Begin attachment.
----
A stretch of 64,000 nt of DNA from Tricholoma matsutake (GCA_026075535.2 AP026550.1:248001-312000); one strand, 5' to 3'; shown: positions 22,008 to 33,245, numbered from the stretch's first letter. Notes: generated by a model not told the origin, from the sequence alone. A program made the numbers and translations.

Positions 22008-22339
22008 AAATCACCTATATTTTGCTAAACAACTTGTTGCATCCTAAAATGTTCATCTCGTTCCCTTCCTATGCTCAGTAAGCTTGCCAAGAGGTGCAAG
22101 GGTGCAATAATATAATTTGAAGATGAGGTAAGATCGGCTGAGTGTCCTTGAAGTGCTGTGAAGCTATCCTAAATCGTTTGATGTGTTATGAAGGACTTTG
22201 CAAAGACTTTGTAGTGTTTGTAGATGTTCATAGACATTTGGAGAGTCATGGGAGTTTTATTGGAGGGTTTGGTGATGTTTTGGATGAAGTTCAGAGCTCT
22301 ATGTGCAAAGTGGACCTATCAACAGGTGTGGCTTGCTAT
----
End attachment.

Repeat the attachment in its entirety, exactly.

A stretch of 64,000 nt of DNA from Tricholoma matsutake (GCA_026075535.2 AP026550.1:248001-312000); one strand, 5' to 3'; shown: positions 22,008 to 33,245, numbered from the stretch's first letter. Notes: generated by a model not told the origin, from the sequence alone. A program made the numbers and translations.

Positions 22008-22339
22008 AAATCACCTATATTTTGCTAAACAACTTGTTGCATCCTAAAATGTTCATCTCGTTCCCTTCCTATGCTCAGTAAGCTTGCCAAGAGGTGCAAG
22101 GGTGCAATAATATAATTTGAAGATGAGGTAAGATCGGCTGAGTGTCCTTGAAGTGCTGTGAAGCTATCCTAAATCGTTTGATGTGTTATGAAGGACTTTG
22201 CAAAGACTTTGTAGTGTTTGTAGATGTTCATAGACATTTGGAGAGTCATGGGAGTTTTATTGGAGGGTTTGGTGATGTTTTGGATGAAGTTCAGAGCTCT
22301 ATGTGCAAAGTGGACCTATCAACAGGTGTGGCTTGCTAT